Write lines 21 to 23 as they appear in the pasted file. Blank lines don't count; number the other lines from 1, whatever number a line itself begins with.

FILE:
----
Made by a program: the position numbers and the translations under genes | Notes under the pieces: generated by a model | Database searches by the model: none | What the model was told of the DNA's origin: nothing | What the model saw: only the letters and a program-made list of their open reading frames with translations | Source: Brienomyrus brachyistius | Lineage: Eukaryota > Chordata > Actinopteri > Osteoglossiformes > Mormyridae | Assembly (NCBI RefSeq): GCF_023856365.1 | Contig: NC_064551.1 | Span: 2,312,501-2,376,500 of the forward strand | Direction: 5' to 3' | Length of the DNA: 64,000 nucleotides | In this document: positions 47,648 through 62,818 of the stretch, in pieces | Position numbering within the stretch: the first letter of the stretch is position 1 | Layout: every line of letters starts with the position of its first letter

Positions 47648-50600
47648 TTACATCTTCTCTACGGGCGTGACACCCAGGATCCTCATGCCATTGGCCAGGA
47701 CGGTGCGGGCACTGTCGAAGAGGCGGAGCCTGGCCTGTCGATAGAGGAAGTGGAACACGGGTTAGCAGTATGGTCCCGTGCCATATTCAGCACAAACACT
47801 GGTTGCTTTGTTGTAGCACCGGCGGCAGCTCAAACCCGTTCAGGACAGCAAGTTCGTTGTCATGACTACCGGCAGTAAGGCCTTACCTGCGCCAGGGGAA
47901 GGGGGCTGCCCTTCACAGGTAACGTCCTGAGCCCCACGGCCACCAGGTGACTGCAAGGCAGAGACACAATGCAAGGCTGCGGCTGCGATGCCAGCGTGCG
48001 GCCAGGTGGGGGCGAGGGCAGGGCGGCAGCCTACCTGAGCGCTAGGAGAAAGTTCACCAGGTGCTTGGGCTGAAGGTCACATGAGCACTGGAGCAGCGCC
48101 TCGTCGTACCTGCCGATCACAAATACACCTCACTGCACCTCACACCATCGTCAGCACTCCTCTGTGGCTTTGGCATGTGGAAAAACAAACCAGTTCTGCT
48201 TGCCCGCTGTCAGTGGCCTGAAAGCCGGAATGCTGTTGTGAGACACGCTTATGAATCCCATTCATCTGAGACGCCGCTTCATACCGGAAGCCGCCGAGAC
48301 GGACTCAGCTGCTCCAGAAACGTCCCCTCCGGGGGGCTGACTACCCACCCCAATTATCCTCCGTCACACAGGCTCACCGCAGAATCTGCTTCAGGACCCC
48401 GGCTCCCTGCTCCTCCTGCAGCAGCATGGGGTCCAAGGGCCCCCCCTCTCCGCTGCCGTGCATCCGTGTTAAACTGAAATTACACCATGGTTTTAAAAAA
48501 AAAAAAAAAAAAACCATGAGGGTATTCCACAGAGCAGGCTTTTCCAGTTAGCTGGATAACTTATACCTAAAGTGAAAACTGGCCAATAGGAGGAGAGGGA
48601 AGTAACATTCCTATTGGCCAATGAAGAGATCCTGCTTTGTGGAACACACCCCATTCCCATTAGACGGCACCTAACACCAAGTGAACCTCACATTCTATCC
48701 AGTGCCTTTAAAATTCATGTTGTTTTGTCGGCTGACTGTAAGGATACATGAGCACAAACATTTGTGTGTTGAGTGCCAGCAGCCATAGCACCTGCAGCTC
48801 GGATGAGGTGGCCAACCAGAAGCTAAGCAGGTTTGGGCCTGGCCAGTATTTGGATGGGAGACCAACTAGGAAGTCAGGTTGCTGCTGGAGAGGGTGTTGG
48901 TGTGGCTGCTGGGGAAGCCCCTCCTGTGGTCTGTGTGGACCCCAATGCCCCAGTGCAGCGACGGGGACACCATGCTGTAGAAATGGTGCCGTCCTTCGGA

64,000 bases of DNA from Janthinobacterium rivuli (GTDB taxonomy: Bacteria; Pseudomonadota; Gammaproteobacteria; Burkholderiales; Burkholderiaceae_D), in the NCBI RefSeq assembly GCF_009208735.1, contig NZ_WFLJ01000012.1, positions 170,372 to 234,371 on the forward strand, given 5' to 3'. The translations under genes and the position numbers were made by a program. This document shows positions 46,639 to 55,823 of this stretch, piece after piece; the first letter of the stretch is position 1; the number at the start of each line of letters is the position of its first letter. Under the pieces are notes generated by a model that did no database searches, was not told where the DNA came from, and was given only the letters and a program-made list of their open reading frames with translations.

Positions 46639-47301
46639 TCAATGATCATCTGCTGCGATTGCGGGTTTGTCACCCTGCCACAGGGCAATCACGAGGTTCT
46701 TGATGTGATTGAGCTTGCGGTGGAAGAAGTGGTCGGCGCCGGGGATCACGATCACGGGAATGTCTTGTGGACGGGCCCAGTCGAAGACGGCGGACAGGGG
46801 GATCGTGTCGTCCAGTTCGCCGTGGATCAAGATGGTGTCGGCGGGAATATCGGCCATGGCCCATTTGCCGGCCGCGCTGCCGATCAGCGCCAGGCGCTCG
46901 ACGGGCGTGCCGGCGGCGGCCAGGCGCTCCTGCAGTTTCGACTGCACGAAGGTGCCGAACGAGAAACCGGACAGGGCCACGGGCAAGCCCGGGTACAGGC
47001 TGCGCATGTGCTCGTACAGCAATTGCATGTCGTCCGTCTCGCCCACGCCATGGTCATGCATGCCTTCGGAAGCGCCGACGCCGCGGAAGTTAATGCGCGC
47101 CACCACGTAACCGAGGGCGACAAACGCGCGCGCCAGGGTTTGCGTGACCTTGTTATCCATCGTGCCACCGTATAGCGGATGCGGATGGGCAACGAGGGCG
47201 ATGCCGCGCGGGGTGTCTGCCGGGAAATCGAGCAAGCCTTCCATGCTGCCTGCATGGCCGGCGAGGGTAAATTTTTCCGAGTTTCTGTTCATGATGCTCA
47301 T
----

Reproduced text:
46801 GATCGTGTCGTCCAGTTCGCCGTGGATCAAGATGGTGTCGGCGGGAATATCGGCCATGGCCCATTTGCCGGCCGCGCTGCCGATCAGCGCCAGGCGCTCG
46901 ACGGGCGTGCCGGCGGCGGCCAGGCGCTCCTGCAGTTTCGACTGCACGAAGGTGCCGAACGAGAAACCGGACAGGGCCACGGGCAAGCCCGGGTACAGGC
47001 TGCGCATGTGCTCGTACAGCAATTGCATGTCGTCCGTCTCGCCCACGCCATGGTCATGCATGCCTTCGGAAGCGCCGACGCCGCGGAAGTTAATGCGCGC